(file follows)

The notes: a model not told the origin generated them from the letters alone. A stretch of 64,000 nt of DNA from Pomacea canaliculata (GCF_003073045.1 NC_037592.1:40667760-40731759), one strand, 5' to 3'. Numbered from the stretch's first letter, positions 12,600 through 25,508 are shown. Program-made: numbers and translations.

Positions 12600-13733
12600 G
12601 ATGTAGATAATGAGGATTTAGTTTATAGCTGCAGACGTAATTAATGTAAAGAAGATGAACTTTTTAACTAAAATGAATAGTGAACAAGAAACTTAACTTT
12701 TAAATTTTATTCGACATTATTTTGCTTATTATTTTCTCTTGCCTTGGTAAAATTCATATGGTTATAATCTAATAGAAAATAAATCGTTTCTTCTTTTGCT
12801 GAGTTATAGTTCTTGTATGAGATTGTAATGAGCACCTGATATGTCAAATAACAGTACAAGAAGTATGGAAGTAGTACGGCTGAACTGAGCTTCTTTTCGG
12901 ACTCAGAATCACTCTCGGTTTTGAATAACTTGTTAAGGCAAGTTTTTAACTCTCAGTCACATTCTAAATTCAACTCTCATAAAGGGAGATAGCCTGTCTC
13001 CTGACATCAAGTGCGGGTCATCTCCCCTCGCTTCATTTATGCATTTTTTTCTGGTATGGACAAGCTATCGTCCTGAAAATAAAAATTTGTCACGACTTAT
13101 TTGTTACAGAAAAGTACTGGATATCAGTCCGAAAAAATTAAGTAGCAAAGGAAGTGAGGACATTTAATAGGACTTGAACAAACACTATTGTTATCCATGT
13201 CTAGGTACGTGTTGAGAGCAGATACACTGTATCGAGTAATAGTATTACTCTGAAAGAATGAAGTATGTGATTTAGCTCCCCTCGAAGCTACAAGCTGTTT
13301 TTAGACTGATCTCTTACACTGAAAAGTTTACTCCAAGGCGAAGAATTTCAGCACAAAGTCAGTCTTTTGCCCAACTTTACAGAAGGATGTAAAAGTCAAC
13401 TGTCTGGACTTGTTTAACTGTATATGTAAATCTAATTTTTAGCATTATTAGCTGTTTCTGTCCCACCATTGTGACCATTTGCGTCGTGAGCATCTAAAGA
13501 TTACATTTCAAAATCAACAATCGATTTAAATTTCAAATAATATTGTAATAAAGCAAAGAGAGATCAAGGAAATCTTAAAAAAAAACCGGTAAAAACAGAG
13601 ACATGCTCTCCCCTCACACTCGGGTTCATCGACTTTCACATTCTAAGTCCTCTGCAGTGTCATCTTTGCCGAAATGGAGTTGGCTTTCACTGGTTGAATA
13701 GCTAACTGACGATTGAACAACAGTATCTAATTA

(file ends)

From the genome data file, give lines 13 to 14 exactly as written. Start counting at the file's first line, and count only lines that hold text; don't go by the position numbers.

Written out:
13501 TTACATTTCAAAATCAACAATCGATTTAAATTTCAAATAATATTGTAATAAAGCAAAGAGAGATCAAGGAAATCTTAAAAAAAAACCGGTAAAAACAGAG
13601 ACATGCTCTCCCCTCACACTCGGGTTCATCGACTTTCACATTCTAAGTCCTCTGCAGTGTCATCTTTGCCGAAATGGAGTTGGCTTTCACTGGTTGAATA